Justice Ginsburg draws sold-out audience in New York

The evening sponsored by a museum dedicated to New York and its history turned into Ginsburg's love letter to New York City.
Image: Ruth Bader Ginsburg
Supreme Court Justice Ruth Bader Ginsburg sits onstage as the third speaker of the David Berg Distinguished Speakers Series, during an event organized by the Museum of the City of New York with WNET-TV held at the New York Academy of Medicine on Dec. 15, 2018, in New York.Rebecca Gibian / AP

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By Associated Press

NEW YORK — U.S. Supreme Court Justice Ruth Bader Ginsburg is an unlikely national rock star. But the woman known as "the notorious RBG" is now the subject of a second film about her this year — in theaters on Christmas Day.

On Saturday evening, the Brooklyn native appeared in person, expressing love for her hometown of New York to a sold-out audience at the event organized by the Museum of the City of New York with WNET-TV. NPR legal correspondent Nina Totenberg led the question-and-answer session about Ginsburg's quarter century on the Supreme Court, and about her life.

Totenberg asked Ginsburg, 85, what she thought of a marital sex scene in the new biopic, "On the Basis of Sex," with Felicity Jones playing the young Ginsburg. It explores how her early legal battles changed the world for women.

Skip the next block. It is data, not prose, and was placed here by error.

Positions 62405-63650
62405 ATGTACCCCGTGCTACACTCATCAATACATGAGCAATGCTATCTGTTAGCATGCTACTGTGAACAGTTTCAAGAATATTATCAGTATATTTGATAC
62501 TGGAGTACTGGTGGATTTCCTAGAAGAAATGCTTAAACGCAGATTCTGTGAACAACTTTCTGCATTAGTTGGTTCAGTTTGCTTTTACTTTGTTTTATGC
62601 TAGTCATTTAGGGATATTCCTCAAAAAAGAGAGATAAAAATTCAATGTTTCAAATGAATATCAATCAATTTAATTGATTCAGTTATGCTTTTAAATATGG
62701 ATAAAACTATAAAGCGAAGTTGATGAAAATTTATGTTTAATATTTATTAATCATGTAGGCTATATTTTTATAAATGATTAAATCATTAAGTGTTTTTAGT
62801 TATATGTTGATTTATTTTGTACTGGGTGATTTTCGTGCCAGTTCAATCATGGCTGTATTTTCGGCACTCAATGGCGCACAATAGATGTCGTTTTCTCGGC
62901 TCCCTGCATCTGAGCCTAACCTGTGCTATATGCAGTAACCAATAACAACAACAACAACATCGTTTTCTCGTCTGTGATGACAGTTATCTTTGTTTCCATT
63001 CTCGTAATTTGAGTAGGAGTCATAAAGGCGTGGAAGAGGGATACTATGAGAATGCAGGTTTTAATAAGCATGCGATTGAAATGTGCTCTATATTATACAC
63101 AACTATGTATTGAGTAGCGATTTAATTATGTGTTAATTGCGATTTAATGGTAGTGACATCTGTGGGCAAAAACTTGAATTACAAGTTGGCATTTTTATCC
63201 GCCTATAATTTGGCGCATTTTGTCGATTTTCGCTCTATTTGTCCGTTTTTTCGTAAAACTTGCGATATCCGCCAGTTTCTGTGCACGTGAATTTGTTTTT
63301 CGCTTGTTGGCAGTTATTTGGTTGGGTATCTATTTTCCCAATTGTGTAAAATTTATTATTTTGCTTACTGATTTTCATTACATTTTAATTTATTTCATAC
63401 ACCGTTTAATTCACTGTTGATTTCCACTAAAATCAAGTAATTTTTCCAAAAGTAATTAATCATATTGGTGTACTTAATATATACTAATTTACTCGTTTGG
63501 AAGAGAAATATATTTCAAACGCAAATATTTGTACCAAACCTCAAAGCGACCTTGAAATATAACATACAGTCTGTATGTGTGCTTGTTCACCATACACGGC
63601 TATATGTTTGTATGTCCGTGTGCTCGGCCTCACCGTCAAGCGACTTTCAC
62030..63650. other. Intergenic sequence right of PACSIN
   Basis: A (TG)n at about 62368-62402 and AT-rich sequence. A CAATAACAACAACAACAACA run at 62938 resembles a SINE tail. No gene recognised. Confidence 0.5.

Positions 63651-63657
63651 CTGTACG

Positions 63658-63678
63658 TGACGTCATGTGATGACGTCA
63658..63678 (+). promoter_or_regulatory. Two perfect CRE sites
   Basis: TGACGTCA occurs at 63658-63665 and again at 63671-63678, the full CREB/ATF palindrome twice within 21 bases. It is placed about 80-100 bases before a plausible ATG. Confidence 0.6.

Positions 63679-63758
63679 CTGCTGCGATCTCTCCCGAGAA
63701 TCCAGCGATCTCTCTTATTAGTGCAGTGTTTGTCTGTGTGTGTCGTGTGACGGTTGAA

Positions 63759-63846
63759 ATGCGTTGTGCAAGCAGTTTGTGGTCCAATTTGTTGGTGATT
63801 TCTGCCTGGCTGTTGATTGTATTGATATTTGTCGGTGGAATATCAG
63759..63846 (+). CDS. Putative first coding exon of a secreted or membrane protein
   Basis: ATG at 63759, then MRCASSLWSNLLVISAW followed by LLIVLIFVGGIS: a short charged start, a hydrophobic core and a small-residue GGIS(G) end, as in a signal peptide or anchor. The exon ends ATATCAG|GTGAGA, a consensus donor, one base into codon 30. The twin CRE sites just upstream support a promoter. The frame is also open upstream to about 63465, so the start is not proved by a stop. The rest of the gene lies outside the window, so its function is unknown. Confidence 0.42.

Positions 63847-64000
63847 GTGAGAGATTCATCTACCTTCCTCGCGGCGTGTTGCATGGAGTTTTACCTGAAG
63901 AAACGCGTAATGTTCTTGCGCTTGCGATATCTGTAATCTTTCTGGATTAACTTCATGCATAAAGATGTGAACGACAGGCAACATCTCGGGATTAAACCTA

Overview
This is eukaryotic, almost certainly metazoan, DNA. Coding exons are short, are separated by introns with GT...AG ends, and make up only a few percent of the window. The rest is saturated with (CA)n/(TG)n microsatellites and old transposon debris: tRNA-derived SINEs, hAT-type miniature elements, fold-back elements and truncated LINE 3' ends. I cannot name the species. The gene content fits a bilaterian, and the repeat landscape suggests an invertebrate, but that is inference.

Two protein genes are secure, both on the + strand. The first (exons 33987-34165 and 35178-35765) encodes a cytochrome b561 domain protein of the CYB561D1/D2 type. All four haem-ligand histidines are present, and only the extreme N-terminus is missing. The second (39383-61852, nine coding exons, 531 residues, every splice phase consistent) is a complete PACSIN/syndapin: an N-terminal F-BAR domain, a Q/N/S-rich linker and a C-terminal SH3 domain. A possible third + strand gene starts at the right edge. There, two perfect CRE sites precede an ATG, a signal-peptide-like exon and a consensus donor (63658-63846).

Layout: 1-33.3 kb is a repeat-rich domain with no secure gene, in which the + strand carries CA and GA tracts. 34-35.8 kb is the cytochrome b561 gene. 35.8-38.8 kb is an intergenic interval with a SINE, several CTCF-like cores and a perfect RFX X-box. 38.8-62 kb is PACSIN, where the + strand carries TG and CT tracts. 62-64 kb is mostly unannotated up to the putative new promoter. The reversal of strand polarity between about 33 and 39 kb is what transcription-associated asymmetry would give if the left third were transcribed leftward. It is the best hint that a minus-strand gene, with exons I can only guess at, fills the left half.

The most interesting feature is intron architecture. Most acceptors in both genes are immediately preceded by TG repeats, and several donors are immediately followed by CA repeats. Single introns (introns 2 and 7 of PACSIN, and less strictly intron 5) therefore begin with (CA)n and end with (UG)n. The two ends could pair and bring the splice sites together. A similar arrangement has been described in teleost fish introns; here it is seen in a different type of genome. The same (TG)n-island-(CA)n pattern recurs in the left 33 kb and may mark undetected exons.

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"What I thought of it is that Marty would have loved it," the justice deadpanned with a laugh, referring to her late husband.

The evening sponsored by a museum dedicated to New York and its history turned into Ginsburg's love letter to the city she said she misses for its "tremendous variety" — in everything from food and ethnicity to music.

What she misses most, Ginsburg said, is going to the Metropolitan Opera, whose stars she has befriended and invites annually to sing at a private Supreme Court gathering.

"There's no rival in the world" to the Met, she said.

Sitting on the stage, Ginsburg exuded the kind of vitality that has kept her going to the gym, lifting weights — a routine she was forced to interrupt last month when she fractured three ribs in a fall. She was back to work within days.

"And yesterday was my first day doing my whole workout routine," the octogenarian, high-energy New Yorker said — nonchalantly.

Saturday's conversation will air on public television stations beginning Jan. 2.